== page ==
By Sr. Mary O’Malley, MMM
Let me tell you the story of the Karamojong girls from Uganda. These unfortunate young girls and children, some as young as 9 years old, were initially found by one of our Trainers sleeping ‘rough’ with no shelter and only plastic sheets in the Majengo Eastleigh area, Nairobi. They are recruited in large numbers by the Somali community and used mainly in domestic service and sexual exploitation, but they are also used in Al-Shabbab (terrorist) activities. We were reliably informed of Karamojong girls who obtained Kenyan passports to enter Somalia. They may get killed, but who cares?
We undertook the major challenge of rescuing these vulnerable young girls. Initially twenty of them were offered shelter in a rented house with food, personal and sanitary items supplied, plus bedding, clothing, etc. We hired security guards for night and daytime duty, also two house mothers to oversee their varied needs and we left them free to move out during the day and take any small casual jobs they might find. It worked well. They went out happy, and at night availed of the security of the shelter.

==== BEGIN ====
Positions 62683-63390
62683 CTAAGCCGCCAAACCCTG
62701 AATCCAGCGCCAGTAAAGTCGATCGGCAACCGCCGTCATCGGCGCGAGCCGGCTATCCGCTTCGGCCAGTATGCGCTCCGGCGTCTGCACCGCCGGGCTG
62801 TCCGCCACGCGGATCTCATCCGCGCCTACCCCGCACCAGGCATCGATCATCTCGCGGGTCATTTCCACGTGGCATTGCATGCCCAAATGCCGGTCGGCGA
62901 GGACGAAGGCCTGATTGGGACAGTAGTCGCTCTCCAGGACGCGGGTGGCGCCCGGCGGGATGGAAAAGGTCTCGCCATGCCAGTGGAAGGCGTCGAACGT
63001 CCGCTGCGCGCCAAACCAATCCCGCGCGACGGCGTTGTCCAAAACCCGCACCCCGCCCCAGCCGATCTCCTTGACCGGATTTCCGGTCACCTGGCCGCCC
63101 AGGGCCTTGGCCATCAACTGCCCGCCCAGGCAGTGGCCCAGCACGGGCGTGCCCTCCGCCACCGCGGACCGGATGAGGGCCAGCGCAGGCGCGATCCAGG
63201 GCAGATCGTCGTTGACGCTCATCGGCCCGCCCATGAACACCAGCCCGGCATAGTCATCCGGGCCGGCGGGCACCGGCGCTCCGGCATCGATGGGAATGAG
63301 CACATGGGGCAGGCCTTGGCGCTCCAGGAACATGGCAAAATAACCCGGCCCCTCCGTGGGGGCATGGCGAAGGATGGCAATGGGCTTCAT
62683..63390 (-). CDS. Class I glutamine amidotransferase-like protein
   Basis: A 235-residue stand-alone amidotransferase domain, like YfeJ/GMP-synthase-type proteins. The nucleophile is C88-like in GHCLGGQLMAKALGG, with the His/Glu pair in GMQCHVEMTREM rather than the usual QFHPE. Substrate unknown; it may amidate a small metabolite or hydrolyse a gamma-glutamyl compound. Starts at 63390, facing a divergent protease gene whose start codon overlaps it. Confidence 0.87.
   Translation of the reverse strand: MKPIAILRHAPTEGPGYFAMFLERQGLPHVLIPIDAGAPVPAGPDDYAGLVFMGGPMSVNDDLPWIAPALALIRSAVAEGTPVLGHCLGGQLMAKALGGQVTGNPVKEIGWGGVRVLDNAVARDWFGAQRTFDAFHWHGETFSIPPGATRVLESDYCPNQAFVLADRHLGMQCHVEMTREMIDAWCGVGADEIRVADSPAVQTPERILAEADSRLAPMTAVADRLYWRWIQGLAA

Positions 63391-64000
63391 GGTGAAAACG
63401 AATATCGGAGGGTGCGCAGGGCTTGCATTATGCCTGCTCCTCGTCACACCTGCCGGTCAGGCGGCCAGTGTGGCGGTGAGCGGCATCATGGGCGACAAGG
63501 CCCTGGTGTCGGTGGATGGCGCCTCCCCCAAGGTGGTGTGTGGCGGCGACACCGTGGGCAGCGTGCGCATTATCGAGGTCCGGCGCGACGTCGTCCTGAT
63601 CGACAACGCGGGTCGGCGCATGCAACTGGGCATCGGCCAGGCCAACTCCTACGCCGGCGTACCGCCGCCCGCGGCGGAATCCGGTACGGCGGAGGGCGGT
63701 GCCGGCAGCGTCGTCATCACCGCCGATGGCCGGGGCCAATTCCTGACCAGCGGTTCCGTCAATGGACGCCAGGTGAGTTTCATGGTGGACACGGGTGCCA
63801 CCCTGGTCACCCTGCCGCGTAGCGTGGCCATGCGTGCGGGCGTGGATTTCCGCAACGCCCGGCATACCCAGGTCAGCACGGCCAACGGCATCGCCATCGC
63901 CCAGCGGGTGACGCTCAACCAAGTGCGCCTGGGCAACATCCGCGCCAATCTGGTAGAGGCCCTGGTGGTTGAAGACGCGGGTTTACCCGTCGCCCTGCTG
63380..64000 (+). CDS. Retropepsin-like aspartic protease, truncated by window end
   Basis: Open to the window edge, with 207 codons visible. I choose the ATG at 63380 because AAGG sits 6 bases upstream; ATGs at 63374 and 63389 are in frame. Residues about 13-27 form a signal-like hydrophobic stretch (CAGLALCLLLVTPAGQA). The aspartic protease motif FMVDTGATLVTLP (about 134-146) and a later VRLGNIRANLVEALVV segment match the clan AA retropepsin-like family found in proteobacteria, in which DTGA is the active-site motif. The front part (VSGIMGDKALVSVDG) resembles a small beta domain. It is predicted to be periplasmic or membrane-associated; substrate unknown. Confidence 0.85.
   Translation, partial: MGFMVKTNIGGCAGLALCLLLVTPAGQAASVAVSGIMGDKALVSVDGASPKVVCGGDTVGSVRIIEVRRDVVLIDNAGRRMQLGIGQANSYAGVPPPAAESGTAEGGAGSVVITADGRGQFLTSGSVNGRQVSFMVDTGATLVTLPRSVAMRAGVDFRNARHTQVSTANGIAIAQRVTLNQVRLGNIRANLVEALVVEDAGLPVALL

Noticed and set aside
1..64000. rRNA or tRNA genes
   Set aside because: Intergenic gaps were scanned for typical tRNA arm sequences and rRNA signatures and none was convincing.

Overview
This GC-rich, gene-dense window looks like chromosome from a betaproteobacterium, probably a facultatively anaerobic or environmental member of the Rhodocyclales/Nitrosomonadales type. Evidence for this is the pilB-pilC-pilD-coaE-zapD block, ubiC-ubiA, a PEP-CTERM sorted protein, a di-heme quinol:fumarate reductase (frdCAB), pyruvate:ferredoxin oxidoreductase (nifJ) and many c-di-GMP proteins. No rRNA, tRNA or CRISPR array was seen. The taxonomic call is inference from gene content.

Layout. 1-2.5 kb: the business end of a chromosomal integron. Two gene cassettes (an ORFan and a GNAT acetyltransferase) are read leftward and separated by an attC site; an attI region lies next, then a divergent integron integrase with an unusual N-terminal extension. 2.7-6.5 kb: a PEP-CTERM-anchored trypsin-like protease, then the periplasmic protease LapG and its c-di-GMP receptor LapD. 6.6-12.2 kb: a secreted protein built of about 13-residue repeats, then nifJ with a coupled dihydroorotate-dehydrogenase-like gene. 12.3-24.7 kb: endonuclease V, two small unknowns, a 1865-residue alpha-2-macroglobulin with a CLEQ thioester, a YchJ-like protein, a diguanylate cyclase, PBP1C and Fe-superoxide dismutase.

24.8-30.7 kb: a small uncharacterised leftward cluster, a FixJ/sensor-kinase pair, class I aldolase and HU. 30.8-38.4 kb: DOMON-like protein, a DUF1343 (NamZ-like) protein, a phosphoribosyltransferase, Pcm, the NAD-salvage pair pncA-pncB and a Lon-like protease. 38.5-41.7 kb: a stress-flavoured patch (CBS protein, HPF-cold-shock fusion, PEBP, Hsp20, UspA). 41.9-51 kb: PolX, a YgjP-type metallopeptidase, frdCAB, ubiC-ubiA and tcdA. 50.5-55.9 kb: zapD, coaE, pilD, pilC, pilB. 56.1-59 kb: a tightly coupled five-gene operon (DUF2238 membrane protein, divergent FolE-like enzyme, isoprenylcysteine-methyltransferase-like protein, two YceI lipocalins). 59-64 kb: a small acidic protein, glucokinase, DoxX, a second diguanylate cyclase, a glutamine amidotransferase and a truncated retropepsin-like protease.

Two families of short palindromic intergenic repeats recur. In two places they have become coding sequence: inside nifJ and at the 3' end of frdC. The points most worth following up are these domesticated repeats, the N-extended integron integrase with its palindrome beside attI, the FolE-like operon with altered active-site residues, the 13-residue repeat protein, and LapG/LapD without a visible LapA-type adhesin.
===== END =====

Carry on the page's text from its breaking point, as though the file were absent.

The numbers increased dramatically every day until we had 98 girls in six houses. We also realised that at least ten of them would deliver babies in the next two months. It was a huge challenge. Many were sick, ranging from chest infections (two had tuberculosis), rashes, sexually transmitted infections, etc. In the first two weeks, we had taken sixty-five of them to various hospitals and clinics. That whole situation contributed to major expenses. Each morning we held daily briefing meetings. There was a strong bond and commitment in the team, and we consulted each other as and when necessary. Eventually, we were able to repatriate some of them, some to formal schooling, others received micro-finance assistance while those with babies opted to go home, and they too were given the rudiments of running a small business.